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Council readies steps to repeal ranked-choice voting

The argument council members used to push repeal of ranked-choice voting was “shameful,” said Brad Watkins of the Mid-South Peace & Justice Center. “…(The) black community needs to hold them responsible for what they said today.”(Photo: Johnathan Martin)

Memphis City Council members voted unanimously Tuesday to add a referendum to the next ballot in hopes of repealing instant runoff voting.

“I’m proud of my council members,” Councilman Edmund Ford Jr. said. Ford has been nothing short of vocal about repealing instant runoff voting, also known as ranked-choice voting.

Dozens filled the city council chambers at 125 N. Main to express their displeasure in the council’s attempt to eliminate a process which had yet to be tested.

“You were supposed to influence the council members to vote no,” Ford said. “They did the complete opposite. If they had done anything to change their minds, you would have seen anything besides a 10-to-0 vote.”

With ranked-choice voting, voters must choose their first, second or third choice, depending on how many people are on the ballot. After final calculations, the candidate with more “choice” votes could defeat an opponent who was ultimately a first pick.

“I think it’s more about putting a mechanism in place for individuals who get 13 to 15 percent of the vote to have a chance,” Ford said.

If no one receives the majority outright, candidates are eliminated by tallying who received the lowest number of first-place votes. That same candidate’s first-place votes are not redistributed to the voter’s second choice. The process continues until someone wins. If the voter’s top three candidates are all disqualified, the vote is considered “exhausted.”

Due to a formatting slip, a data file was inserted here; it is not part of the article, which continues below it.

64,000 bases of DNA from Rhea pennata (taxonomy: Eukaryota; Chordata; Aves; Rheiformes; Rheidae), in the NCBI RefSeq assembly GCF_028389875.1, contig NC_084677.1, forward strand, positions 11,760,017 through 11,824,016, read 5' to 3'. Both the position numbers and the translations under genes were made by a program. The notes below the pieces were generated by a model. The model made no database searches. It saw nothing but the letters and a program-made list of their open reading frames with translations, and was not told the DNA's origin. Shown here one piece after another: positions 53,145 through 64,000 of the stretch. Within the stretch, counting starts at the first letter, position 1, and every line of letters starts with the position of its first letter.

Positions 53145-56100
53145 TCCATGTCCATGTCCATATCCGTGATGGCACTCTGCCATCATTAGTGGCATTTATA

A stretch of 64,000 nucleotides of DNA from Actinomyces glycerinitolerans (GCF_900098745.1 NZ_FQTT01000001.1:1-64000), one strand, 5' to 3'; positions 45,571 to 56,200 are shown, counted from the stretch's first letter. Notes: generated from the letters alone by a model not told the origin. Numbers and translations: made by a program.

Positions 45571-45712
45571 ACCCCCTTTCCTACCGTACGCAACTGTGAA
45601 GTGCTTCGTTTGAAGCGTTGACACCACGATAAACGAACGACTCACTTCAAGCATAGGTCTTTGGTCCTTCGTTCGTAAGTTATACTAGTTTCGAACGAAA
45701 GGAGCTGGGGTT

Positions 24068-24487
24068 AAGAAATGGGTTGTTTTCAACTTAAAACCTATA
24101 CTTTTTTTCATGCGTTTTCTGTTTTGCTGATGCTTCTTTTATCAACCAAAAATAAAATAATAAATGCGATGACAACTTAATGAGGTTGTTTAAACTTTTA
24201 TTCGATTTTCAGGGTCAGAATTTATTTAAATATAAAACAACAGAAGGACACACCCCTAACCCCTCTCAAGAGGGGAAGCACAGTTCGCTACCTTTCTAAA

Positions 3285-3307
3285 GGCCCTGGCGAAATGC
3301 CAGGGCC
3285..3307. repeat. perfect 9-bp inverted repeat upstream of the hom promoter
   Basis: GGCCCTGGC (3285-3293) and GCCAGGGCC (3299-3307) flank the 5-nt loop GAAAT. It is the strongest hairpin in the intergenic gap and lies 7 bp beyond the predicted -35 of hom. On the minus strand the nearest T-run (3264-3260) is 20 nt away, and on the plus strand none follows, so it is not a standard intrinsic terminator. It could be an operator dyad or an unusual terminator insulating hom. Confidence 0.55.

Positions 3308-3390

The system, which was voted on nearly 10 years ago with 71 percent of voter approval, was set to be used during the next city council election in 2019. The ranked-choice voting method has been held off because Shelby County Election Commission staff previously said they were not capable of enforcing the process.

Ford said the system is confusing to use, a statement that offended several people in the audience, as they believed he was insulting their intelligence.

Some accused Ford of “research bias,” skewing collected data that “represents the few of Memphis and not the many.”

City Council Attorney Allan Wade also weighed in after constituents had their say.

“All the people commenting … are they really looking out for black people?” Wade asked, focusing on one of the reasons some cite in support of instant runoff voting – it could possibly relieve voter suppression of the poor and uneducated.

“Instant runoff don’t help black candidates win elections,” said Wade, forcing an uproar in the room with his statement.

One opponent of IRV (left) held up a sign saying “No! No! Voter Suppression!” Meanwhile, a proponent’s sign (right) read: “IRV increases the particpation and impact of all voters. Especially voters of color.” Photo: Johnathan Martin)

“If Councilman Ford and Allan Wade want to act philosophical about protecting our people, then all they did today was (be) a Trojan horse that leads us deeper into being separated from proper democracy,” said Brad Watkins of the Mid-South Peace & Justice Center.

“This was shameful and the black community needs to hold them responsible for what they said today.”

Other council members chimed in during the conversation, cementing the unanimous vote to add the referendum to the ballot.

“Let’s do away with runoffs,” Councilman Martavius Jones suggested. “If it’s about saving money, or the black vote, let’s get rid of runoffs if that’s the case.”

“I wish to be your first choice,” Councilman Frank Colvett Jr. said. “I don’t want to be your second or third choice.”

Memphis residents still have a chance to speak with their votes. The referendum will be up for a vote in November 2018.

In other action, the council:

• Delayed until its Dec. 19 meeting a vote on removing the statues of Confederate-era figures Gen. Nathan Bedford Forrest and Jefferson Davis from two city parks.

• Delayed the vote on allowing a landfill to be expanded near Whitney Achievement Elementary until Dec. 19.

• Set a discussion and vote on a public demonstration/parade ordinance amendment to its next reading.

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